Summary Early endosomes consist of vacuolar sorting and tubular recycling domains that segregate components fated for degradation in lysosomes or reuse by recycling to the plasma membrane or Golgi. The tubular transport intermediates that constitute recycling endosomes function in cell polarity, migration and cytokinesis. Endosomal tubulation and fission require both actin and intact microtubules, but while factors that stabilize recycling endosomal tubules have been identified, those required for tubule generation from vacuolar sorting endosomes remain unknown. We show that the microtubule motor KIF13A associates with recycling endosome tubules and controls their morphogenesis. Interfering with KIF13A function impairs the formation of endosomal tubules from sorting endosomes with consequent defects in endosome homeostasis and cargo recycling. Moreover, KIF13A interacts and cooperates with RAB11 to generate endosomal tubules. Our data illustrate how a microtubule motor couples early endosome morphogenesis to its motility and function. PMID:24462287

  18. Methods for analyzing the role of phospholipase A2 enzymes in endosome membrane tubule formation

    PubMed Central

    Kalkofen, Danielle N.; de Figueiredo, Paul; Brown, William J.

    2016-01-01

    Cargo export from mammalian endosomal compartments often involves membrane tubules, into which soluble and membrane-bound cargos are segregated for subsequent intracellular transport. These membrane tubules are highly dynamic and their formation is mediated by a variety of endosome-associated proteins. However, little is known about how these membrane tubules are temporally or spatially regulated, so other tubule-associated proteins are likely to be discovered and analyzed. Therefore, methods to examine the biogenesis and regulation of endosome membrane tubules will prove to be valuable for cell biologists. In this chapter, we describe methods for studying this process using both cell-free, in vitro reconstitution assays, and in vivo image analysis tools. PMID:26360034

  19. Down syndrome fibroblast model of Alzheimer-related endosome pathology: accelerated endocytosis promotes late endocytic defects.

    PubMed

    Cataldo, Anne M; Mathews, Paul M; Boiteau, Anne Boyer; Hassinger, Linda C; Peterhoff, Corrinne M; Jiang, Ying; Mullaney, Kerry; Neve, Rachael L; Gruenberg, Jean; Nixon, Ralph A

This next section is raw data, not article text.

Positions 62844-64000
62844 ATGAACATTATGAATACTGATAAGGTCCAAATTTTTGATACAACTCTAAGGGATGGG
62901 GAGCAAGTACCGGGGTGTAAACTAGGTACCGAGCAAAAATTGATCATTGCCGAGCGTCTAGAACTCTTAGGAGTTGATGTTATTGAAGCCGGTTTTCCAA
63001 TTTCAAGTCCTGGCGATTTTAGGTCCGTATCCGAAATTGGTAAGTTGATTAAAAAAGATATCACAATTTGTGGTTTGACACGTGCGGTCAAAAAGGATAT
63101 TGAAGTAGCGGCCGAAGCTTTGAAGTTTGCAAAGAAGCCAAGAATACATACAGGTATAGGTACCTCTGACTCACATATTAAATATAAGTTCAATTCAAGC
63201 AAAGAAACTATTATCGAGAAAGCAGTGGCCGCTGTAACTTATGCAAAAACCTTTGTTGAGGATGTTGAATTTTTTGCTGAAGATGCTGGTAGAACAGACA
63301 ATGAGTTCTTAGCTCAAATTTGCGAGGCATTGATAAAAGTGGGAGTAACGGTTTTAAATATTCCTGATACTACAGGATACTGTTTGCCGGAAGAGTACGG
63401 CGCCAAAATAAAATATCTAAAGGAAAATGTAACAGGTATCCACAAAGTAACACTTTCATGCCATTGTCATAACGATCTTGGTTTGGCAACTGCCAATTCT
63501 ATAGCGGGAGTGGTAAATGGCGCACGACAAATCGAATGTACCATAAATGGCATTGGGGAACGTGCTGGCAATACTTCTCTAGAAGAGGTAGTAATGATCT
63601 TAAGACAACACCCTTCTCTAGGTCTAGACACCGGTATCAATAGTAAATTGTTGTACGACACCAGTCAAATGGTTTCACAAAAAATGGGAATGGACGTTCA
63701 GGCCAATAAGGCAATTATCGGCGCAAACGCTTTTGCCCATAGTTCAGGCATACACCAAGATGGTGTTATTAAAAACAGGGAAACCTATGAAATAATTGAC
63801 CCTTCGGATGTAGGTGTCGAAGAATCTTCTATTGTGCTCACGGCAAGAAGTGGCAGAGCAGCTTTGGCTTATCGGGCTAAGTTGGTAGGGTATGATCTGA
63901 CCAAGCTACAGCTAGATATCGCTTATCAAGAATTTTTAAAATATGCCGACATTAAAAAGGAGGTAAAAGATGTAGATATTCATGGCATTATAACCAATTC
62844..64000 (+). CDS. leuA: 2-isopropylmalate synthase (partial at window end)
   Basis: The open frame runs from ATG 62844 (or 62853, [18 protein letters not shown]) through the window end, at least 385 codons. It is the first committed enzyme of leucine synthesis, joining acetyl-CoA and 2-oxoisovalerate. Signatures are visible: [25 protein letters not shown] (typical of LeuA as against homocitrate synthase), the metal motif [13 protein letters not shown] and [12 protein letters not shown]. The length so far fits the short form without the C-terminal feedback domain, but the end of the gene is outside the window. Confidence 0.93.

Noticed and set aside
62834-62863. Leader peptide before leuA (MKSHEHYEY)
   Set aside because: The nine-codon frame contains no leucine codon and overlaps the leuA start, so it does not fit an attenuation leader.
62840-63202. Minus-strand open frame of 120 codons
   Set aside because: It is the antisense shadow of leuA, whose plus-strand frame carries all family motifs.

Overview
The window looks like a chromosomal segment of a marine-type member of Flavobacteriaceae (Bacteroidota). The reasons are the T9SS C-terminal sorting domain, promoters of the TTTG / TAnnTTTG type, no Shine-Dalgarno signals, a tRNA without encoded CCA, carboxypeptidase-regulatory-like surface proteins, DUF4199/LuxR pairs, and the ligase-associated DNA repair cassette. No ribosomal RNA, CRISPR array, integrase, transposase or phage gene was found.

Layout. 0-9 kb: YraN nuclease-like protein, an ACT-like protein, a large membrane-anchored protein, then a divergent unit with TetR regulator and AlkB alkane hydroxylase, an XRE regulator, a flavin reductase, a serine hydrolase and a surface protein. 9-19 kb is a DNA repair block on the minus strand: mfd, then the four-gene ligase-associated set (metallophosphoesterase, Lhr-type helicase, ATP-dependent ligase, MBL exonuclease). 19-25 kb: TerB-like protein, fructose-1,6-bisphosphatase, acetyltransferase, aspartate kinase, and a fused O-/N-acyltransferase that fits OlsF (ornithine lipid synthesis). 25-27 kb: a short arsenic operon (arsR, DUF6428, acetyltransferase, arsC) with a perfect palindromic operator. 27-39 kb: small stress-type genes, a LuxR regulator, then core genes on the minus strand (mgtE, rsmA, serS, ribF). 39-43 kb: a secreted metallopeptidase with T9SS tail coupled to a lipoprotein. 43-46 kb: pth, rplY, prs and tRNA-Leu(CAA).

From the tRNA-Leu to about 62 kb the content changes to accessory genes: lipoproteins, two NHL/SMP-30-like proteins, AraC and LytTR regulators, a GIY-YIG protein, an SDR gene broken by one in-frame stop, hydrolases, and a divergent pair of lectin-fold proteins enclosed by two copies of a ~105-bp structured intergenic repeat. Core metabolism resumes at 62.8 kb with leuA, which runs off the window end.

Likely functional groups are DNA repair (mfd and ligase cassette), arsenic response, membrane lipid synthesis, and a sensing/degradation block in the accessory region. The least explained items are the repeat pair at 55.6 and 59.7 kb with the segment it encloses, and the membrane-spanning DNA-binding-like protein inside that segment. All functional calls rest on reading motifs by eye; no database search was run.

2008-08-01

    Endocytic dysfunction is an early pathological change in Alzheimer's disease (AD) and Down's syndrome (DS). Using primary fibroblasts from DS individuals, we explored the interactions among endocytic compartments that are altered in AD and assessed their functional consequences in AD pathogenesis. We found that, like neurons in both AD and DS brains, DS fibroblasts exhibit increased endocytic uptake, fusion, and recycling, and trafficking of lysosomal hydrolases to rab5-positive early endosomes. Moreover, late endosomes identified using antibodies to rab7 and lysobisphosphatidic acid increased in number and appeared as enlarged, perinuclear vacuoles, resembling those in neurons of both AD and DS brains. In control fibroblasts, similar enlargement of rab5-, rab7-, and lysobisphosphatidic acid-positive endosomes was induced when endocytosis and endosomal fusion were increased by expression of either a rab5 or an active rab5 mutant, suggesting that persistent endocytic activation results in late endocytic dysfunction. Conversely, expression of a rab5 mutant that inhibits endocytic uptake reversed early and late endosomal abnormalities in DS fibroblasts. Our results indicate that DS fibroblasts recapitulate the neuronal endocytic dysfunction of AD and DS, suggesting that increased trafficking from early endosomes can account, in part, for downstream endocytic perturbations that occur in neurons in both AD and DS brains. PMID:18535180

  20. Characterization of the Mammalian CORVET and HOPS Complexes and Their Modular Restructuring for Endosome Specificity.

    PubMed

    van der Kant, Rik; Jonker, Caspar T H; Wijdeven, Ruud H; Bakker, Jeroen; Janssen, Lennert; Klumperman, Judith; Neefjes, Jacques

    2015-12-18

    Trafficking of cargo through the endosomal system depends on endosomal fusion events mediated by SNARE proteins, Rab-GTPases, and multisubunit tethering complexes. The CORVET and HOPS tethering complexes, respectively, regulate early and late endosomal tethering and have been characterized in detail in yeast where their sequential membrane targeting and assembly is well understood. Mammalian CORVET and HOPS subunits significantly differ from their yeast homologues, and novel proteins with high homology to CORVET/HOPS subunits have evolved. However, an analysis of the molecular interactions between these subunits in mammals is lacking. Here, we provide a detailed analysis of interactions within the mammalian CORVET and HOPS as well as an additional endosomal-targeting complex (VIPAS39-VPS33B) that does not exist in yeast. We show that core interactions within CORVET and HOPS are largely conserved but that the membrane-targeting module in HOPS has significantly changed to accommodate binding to mammalian-specific RAB7 interacting lysosomal protein (RILP). Arthrogryposis-renal dysfunction-cholestasis (ARC) syndrome-associated mutations in VPS33B selectively disrupt recruitment to late endosomes by RILP or binding to its partner VIPAS39. Within the shared core of CORVET/HOPS, we find that VPS11 acts as a molecular switch that binds either CORVET-specific TGFBRAP1 or HOPS-specific VPS39/RILP thereby allowing selective targeting of these tethering complexes to early or late endosomes to time fusion events in the endo/lysosomal pathway. PMID:26463206